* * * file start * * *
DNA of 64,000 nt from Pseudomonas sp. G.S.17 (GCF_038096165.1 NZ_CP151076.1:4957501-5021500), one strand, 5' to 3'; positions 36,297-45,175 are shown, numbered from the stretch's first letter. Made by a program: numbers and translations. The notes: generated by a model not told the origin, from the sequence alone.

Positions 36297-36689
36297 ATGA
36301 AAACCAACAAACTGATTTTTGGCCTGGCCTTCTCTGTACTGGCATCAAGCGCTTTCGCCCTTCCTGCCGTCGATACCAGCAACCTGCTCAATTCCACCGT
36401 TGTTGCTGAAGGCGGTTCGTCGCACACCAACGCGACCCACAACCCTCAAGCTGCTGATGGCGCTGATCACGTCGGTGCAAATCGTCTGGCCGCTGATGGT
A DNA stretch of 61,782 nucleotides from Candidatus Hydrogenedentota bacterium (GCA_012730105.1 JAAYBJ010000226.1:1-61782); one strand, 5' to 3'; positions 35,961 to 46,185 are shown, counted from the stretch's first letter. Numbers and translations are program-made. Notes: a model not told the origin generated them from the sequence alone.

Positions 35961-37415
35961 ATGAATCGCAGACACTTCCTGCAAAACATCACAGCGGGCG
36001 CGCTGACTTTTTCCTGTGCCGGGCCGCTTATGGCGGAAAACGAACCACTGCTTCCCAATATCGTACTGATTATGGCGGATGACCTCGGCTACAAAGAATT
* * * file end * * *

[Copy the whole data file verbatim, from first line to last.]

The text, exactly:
DNA of 64,000 nt from Pseudomonas sp. G.S.17 (GCF_038096165.1 NZ_CP151076.1:4957501-5021500), one strand, 5' to 3'; positions 36,297-45,175 are shown, numbered from the stretch's first letter. Made by a program: numbers and translations. The notes: generated by a model not told the origin, from the sequence alone.

Positions 36297-36689
36297 ATGA
36301 AAACCAACAAACTGATTTTTGGCCTGGCCTTCTCTGTACTGGCATCAAGCGCTTTCGCCCTTCCTGCCGTCGATACCAGCAACCTGCTCAATTCCACCGT
36401 TGTTGCTGAAGGCGGTTCGTCGCACACCAACGCGACCCACAACCCTCAAGCTGCTGATGGCGCTGATCACGTCGGTGCAAATCGTCTGGCCGCTGATGGT
A DNA stretch of 61,782 nucleotides from Candidatus Hydrogenedentota bacterium (GCA_012730105.1 JAAYBJ010000226.1:1-61782); one strand, 5' to 3'; positions 35,961 to 46,185 are shown, counted from the stretch's first letter. Numbers and translations are program-made. Notes: a model not told the origin generated them from the sequence alone.

Positions 35961-37415
35961 ATGAATCGCAGACACTTCCTGCAAAACATCACAGCGGGCG
36001 CGCTGACTTTTTCCTGTGCCGGGCCGCTTATGGCGGAAAACGAACCACTGCTTCCCAATATCGTACTGATTATGGCGGATGACCTCGGCTACAAAGAATT